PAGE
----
Reopening of tourism: a great opportunity for emerging markets
Although UNWTO has calculated that 2020 will close with a 60 to 80% drop in international tourism, the countries that have better controlled the pandemic will have an important advantage when they open their borders
If there is a phrase that the health authorities have repeated to exhaustion, it has already been a new normal and therefore, the tourism that existed has changed. With the decision of many states in the world to open their borders and reactivate the activity in the short term, an enormous question mark arises, how the internal and external demand will react. Common sense indicates that those who have been able to better manage the pandemic will receive unprecedented consideration.
If we stop to review the progress of the pandemic in the different countries of the Americas, the continent has entered a delicate stage in some countries and more relieved for others. The United States and Brazil have had the greatest impact, both in terms of number of infections and deaths, so predicting how tourism demand will react there would be very bold.
Peru, Canada, Mexico, Chile and Ecuador make up a second group of countries where the pandemic has had a milder but equally strong advance and will surely have to demonstrate how they control the situation in the next three months with the application of the new protocols.
The rest of the countries are perhaps those with the greatest opportunity for the immediate future, especially those in Central America and the Caribbean where Covid-19 has remained at very low levels and even in some cases, has not generated deaths. . Without a doubt, these destinations will be able to offer tourism greater health security until we have the long-awaited vaccine among us.
UNWTO Secretary-General Zurab Pololikashvili said: “Trust is the new currency of our" new normal ". And tourism is in an ideal position to be the vehicle to channel it. If people trust governments and the tourism sector to keep them safe from harm, they will actually travel as soon as they can. "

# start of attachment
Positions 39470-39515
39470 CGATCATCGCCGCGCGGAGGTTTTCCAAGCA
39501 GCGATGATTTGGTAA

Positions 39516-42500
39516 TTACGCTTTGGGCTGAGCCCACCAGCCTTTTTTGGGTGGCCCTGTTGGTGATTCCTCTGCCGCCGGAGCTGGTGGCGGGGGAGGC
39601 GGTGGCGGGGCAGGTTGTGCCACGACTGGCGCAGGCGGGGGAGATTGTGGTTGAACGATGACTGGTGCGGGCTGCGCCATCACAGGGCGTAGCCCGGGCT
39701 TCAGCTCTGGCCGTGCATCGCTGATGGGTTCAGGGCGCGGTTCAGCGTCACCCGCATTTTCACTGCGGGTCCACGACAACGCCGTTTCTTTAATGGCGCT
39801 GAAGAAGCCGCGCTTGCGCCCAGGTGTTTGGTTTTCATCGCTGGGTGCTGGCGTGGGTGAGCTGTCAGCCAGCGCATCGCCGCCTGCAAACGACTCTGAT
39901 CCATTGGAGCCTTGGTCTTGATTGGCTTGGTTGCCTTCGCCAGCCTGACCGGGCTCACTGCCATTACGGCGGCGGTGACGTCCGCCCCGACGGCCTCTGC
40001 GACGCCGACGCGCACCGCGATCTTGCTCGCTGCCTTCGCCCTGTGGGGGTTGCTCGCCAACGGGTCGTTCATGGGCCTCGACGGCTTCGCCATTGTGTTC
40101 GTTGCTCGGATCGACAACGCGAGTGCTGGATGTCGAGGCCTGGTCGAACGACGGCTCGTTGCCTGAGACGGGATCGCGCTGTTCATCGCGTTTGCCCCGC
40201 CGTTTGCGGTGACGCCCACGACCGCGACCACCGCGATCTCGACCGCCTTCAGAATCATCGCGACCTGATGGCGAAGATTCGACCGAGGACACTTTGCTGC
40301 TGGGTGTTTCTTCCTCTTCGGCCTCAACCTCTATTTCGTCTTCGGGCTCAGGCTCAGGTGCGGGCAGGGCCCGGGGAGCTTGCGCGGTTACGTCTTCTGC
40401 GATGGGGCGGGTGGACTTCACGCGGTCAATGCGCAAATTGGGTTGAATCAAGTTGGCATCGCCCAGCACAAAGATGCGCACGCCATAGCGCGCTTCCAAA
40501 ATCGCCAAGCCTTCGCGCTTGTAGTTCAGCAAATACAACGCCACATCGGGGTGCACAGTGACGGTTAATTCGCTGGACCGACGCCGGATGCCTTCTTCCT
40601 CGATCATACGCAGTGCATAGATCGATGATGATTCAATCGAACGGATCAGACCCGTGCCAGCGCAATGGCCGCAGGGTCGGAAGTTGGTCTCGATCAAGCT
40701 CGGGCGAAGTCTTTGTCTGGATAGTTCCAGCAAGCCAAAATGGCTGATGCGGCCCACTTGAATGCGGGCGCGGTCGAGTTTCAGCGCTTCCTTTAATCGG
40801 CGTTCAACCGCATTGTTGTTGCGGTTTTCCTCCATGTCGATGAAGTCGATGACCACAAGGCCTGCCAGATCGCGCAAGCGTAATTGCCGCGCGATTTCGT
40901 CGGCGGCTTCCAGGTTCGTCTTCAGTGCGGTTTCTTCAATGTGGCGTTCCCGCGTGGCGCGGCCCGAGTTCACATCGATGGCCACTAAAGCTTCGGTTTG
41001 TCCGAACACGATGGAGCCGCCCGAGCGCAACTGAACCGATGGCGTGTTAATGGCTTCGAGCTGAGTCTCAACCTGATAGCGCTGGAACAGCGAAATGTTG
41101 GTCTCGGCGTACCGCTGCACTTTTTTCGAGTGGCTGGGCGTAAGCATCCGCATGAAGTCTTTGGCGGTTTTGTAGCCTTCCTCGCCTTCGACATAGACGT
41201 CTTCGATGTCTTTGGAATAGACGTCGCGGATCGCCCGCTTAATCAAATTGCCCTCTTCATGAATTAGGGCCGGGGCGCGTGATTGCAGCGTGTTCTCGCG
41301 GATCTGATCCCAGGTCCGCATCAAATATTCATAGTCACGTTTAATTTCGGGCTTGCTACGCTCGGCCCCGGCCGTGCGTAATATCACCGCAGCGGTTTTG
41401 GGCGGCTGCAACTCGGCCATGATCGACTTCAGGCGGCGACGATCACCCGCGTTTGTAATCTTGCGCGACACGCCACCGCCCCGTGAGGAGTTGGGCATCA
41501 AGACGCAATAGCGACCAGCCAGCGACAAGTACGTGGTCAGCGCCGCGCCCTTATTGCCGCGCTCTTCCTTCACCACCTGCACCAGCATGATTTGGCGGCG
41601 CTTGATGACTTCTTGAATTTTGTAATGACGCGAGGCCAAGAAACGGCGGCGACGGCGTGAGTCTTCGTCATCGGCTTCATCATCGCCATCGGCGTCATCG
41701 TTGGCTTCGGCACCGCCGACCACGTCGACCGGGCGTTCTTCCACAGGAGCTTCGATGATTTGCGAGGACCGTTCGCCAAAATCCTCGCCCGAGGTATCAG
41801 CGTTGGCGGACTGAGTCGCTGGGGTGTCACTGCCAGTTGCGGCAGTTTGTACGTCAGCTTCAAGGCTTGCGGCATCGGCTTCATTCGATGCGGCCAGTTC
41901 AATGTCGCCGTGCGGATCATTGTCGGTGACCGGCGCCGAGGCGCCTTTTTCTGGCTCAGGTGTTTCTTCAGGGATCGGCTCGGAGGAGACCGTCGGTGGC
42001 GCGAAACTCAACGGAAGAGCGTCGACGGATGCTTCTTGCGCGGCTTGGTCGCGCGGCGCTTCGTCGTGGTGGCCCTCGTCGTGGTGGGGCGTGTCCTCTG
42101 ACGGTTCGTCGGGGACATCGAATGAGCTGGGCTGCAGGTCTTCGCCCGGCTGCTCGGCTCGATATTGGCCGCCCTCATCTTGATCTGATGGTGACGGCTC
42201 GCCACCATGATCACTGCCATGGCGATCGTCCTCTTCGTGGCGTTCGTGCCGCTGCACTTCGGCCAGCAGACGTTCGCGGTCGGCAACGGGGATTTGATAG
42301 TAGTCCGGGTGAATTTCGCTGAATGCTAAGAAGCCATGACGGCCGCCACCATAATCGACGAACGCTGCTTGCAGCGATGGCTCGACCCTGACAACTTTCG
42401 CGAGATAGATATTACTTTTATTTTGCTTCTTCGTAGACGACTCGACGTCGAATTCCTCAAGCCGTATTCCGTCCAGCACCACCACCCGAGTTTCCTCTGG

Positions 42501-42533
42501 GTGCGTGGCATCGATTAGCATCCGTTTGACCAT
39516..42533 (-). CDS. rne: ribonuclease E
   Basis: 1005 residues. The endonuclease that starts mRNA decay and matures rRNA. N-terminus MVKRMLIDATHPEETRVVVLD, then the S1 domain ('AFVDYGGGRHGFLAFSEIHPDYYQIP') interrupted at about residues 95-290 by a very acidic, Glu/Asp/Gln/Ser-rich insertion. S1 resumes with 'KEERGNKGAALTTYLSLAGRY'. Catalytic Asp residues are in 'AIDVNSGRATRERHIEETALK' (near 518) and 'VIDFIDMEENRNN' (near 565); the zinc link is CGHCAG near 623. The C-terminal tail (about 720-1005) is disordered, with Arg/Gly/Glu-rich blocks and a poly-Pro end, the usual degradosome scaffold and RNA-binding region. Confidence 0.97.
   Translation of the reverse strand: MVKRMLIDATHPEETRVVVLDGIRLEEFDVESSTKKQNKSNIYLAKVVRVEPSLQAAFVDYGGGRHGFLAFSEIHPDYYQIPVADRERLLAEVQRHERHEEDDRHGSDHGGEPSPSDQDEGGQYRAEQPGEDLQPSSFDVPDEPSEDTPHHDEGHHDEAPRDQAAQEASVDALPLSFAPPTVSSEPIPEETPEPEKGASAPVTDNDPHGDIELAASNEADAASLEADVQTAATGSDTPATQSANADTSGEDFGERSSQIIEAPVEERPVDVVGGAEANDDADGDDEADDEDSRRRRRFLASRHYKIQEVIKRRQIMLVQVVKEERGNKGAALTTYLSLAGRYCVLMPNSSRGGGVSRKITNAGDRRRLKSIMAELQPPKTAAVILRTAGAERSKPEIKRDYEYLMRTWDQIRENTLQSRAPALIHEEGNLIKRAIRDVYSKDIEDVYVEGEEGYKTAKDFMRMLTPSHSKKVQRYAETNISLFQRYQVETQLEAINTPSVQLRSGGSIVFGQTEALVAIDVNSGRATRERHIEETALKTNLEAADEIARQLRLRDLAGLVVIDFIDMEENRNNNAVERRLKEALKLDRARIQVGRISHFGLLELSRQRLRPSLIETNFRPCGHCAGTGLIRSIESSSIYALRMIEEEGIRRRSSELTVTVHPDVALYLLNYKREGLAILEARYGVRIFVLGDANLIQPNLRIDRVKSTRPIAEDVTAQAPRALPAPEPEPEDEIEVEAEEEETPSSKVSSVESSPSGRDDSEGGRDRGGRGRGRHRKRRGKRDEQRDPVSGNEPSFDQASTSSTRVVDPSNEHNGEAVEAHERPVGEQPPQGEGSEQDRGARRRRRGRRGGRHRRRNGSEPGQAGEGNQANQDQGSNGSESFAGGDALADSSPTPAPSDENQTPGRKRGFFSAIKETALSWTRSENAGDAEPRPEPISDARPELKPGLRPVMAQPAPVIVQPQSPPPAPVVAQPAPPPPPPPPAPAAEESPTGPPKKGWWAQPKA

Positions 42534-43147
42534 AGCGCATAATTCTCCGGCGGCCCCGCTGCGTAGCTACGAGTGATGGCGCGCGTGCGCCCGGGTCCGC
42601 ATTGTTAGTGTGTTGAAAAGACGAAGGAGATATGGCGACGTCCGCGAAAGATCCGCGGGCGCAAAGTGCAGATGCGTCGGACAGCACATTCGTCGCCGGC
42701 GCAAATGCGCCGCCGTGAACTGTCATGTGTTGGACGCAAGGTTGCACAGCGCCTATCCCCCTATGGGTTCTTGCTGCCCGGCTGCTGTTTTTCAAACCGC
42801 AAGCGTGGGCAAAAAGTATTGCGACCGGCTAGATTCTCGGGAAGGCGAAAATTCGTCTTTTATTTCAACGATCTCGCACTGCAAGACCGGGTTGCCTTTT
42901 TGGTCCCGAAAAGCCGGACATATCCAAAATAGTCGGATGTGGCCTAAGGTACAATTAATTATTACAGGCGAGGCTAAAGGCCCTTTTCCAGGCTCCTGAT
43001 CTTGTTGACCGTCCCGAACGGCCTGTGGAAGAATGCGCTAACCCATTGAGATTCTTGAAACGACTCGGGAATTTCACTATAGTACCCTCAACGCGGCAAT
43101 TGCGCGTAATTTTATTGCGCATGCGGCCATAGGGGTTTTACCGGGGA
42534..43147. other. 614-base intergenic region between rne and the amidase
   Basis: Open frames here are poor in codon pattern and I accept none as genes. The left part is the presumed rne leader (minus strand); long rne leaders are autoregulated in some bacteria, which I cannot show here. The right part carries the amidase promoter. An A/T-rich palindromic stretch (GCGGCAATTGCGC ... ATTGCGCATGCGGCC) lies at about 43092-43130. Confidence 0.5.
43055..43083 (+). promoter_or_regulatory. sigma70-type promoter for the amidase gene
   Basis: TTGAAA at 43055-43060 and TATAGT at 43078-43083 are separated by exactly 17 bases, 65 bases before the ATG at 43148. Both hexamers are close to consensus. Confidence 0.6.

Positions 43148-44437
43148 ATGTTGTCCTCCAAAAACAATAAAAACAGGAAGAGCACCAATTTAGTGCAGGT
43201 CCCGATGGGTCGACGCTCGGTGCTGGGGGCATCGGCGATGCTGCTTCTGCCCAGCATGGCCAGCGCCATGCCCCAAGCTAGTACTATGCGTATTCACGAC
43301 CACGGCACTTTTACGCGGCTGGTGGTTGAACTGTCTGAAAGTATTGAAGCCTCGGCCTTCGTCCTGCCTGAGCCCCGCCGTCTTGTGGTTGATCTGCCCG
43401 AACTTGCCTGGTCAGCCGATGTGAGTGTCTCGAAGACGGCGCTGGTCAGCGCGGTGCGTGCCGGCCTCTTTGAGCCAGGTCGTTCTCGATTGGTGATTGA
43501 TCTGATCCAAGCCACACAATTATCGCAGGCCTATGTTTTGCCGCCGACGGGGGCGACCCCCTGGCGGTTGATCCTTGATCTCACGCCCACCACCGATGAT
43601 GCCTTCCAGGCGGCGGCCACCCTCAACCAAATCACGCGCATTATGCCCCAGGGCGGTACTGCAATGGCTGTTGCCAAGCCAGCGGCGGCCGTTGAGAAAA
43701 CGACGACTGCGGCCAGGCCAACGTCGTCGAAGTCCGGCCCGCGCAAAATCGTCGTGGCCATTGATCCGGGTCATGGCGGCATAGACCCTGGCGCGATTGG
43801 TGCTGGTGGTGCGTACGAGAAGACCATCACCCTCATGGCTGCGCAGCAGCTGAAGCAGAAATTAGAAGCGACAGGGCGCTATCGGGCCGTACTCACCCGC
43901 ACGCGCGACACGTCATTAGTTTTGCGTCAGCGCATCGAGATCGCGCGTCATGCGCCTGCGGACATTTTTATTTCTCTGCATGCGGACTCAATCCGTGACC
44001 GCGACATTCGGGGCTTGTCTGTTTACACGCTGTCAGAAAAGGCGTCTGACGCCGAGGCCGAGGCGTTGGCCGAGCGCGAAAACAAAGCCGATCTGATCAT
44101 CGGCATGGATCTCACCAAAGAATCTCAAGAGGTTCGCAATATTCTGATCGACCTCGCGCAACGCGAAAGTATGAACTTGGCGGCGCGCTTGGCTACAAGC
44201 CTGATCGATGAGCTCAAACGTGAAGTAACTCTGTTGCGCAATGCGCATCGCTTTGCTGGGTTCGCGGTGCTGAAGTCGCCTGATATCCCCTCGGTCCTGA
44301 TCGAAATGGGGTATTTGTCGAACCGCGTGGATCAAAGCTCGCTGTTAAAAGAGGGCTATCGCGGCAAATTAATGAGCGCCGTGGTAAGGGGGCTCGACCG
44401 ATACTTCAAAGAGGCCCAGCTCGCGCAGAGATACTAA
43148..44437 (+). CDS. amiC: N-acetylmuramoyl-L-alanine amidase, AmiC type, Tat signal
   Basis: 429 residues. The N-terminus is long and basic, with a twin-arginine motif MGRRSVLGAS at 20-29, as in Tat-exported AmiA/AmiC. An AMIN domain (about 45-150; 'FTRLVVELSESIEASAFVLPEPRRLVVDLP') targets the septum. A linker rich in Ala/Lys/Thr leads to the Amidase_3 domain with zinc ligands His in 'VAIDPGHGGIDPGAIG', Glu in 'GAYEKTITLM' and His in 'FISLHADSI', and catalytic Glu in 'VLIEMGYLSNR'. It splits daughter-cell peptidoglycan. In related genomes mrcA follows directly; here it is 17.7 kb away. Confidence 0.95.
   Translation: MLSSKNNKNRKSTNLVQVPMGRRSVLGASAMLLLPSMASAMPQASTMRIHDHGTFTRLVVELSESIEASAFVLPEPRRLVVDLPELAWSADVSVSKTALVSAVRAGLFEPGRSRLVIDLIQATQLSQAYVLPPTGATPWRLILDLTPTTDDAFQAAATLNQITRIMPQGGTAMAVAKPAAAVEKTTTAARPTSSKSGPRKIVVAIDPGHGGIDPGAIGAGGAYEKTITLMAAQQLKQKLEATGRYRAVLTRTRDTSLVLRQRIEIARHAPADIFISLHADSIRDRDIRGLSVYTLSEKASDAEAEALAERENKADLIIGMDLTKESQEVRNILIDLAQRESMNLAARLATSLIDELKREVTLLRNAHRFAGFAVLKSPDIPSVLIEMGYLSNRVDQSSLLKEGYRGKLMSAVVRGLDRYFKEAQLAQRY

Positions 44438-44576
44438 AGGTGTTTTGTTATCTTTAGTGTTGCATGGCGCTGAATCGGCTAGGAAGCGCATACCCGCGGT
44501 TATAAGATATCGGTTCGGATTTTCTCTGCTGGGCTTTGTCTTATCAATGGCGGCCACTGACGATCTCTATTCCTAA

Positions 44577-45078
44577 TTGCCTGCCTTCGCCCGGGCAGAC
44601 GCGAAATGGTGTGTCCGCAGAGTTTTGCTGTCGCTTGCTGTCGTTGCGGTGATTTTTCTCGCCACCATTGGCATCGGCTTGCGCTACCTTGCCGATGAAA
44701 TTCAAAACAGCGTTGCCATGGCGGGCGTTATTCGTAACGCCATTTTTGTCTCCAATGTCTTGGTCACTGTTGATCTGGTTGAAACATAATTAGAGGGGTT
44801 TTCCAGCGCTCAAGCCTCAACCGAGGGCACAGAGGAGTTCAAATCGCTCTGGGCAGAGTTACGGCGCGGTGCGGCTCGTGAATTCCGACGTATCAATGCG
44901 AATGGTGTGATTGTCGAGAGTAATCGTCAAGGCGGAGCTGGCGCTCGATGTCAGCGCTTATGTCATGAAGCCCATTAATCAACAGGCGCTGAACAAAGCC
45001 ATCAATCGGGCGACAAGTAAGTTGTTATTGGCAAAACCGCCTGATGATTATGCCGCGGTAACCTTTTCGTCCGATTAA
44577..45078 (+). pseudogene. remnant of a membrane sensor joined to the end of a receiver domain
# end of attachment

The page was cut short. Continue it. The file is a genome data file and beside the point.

"The outlook for the year has shrunk several times since the outbreak and uncertainty continues to dominate. Current scenarios point to possible declines in arrivals from 58% to 78% for the year. These depend on containment speed and duration of travel restrictions and border closures. The following scenarios for 2020 are based on three possible dates for the gradual opening of international borders. "
The truth is that domestic demand is expected to recover faster than international demand. Most experts expect to see signs of recovery for the last quarter of 2020, but mostly in 2021. Based on past crises, leisure travel is expected to recover faster, especially travel for friends and family visiting businesses.
Estimates of the recovery of international travel are more positive in Africa and the Middle East, with most experts forecasting the recovery even in 2020.
Experts in the Americas are the least optimistic and least likely to believe in recovery in 2020, while in Europe and Asia Prospects are mixed, and half of experts expect to see a recovery within this year.
IATA accelerates reopening
With the cruise industry still out of business, international tourism depends more than ever on aviation. “Restarting air travel is important. Even as the pandemic continues, the foundation is being laid for an industry restart through close collaboration of the air transport industry with ICAO, WHO, individual governments and elsewhere. However, much work remains to be done. By committing to these principles, the world's airline leaders will guide the safe, responsible and sustainable restart of our vital economic sector. Flying is our business. And it is the shared freedom of all, "said Alexandre de Juniac, CEO and CEO of IATA.
"Safety is always our top priority and that includes public health. Restoring air connectivity is vital to restart the global economy and reconnect people. Our layered approach to airport and airline recommended action safeguards public health while offering a hands-on approach to a gradual restart of operations. It is important to remember that the risk of transmission on board is very low. And we are determined that aviation will not be a major source of reinfection. We are continuously working with governments to ensure that the measures implemented are carried out in a consistent and scientifically supported manner. That is the key to restoring public confidence so that the benefits of restarting aviation safely can be obtained, ”said the official.